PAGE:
As technology evolves, many of the barriers that have traditionally limited telecommuting continue to disappear. The tedious standard of spending 40 hours a week sitting in a cubicle is fading as employers and workers both embrace the benefits associated with telecommuting.

When you pay workers for their time, they’re willing to give you as much of it as you are willing to pay for. But, that doesn’t necessarily mean they’re maximizing productivity during that time. If you told workers that they can have the rest of the week off as soon as they complete their assigned tasks and meet their deadlines for the week, you would find that five days of effort can probably be compressed to two and have a very empty office after Tuesday while everyone is out golfing.

Workers know, though, that they have to be present in the office from 8am to 5pm, Monday through Friday regardless of how quickly or effectively work gets completed, so instead the work gets dragged out. Finishing quickly is likely to result in additional assignments to fill the time, so there is no incentive to maximize performance. Instead, the work week is filled with unproductive time–chatting with co-workers, reading personal e-mail, surfing the Web, smoking breaks, long lunches, etc.

A research study conducted by the University of Wisconsin-Milwaukee and published by the National Communication Association found, “Employees who telecommute the majority of the work week are more satisfied with their jobs compared to those working mostly in the office because working remotely alleviates more stress than it creates.”

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Kathryn Fonner, lead researcher for the study, explains, “Results of the study pointed to multiple reasons why telework is linked to high job satisfaction, namely that employees working remotely are, on average, shielded from much of the distracting and stressful aspects of the workplace, such as office politics, interruptions, constant meetings and information overload.”

Think about it for a minute. Even if the amount of non-productive time is the same to the employer, working from home enables workers to put the “wasted” time to better use. Instead of just chatting or surfing, the worker can take care of household chores and tasks that have to be done but normally fill up “personal” time–laundry, dishes, prepping dinner. That also means that when the work day is done, the worker is free to actually use the personal time for more enriching activities than simple mundane chores.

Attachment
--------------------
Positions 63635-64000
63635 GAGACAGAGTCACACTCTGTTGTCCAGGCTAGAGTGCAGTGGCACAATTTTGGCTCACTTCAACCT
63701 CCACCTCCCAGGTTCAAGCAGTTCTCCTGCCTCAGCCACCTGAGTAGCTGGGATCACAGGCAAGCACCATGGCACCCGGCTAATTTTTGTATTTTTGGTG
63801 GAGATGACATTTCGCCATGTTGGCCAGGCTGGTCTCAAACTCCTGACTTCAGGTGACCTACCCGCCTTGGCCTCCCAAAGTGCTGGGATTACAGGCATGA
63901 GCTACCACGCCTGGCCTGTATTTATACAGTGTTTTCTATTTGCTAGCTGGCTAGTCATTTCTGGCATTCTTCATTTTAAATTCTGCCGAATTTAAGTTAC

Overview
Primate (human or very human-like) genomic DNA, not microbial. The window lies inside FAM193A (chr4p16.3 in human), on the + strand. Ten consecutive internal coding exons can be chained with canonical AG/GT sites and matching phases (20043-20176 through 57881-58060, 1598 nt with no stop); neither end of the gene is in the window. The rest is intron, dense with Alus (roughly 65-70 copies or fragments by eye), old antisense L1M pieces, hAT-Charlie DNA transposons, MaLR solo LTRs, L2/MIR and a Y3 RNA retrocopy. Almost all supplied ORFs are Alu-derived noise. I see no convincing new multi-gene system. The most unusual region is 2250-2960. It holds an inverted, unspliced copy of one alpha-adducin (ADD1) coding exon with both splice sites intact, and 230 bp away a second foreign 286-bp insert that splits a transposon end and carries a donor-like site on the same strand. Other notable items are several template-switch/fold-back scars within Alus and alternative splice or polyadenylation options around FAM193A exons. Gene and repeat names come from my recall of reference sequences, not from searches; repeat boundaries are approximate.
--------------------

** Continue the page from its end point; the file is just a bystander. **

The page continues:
There are a variety of other benefits for both the worker and the employer. No commuting enables the worker to avoid the stress and dangers of rush hour traffic and reclaim many hours of time that weren’t even being compensated anyway. Not sharing a work environment reduces the chances that a cold or flu virus can spread throughout a department and cripple productivity, and not having to get up and drive to work enables even marginally sick workers to continue being productive from the comfort of home.

Businesses can also reduce costs associated with the office itself–the size of the office, the furniture, the electricity used, the cost of heating and cooling the office space, etc.

Organizations should take a serious look at the advantages and benefits of allowing workers to telecommute where possible, and invest in remote access, mobile platforms, and VPN technologies that enable users to work from virtually anywhere.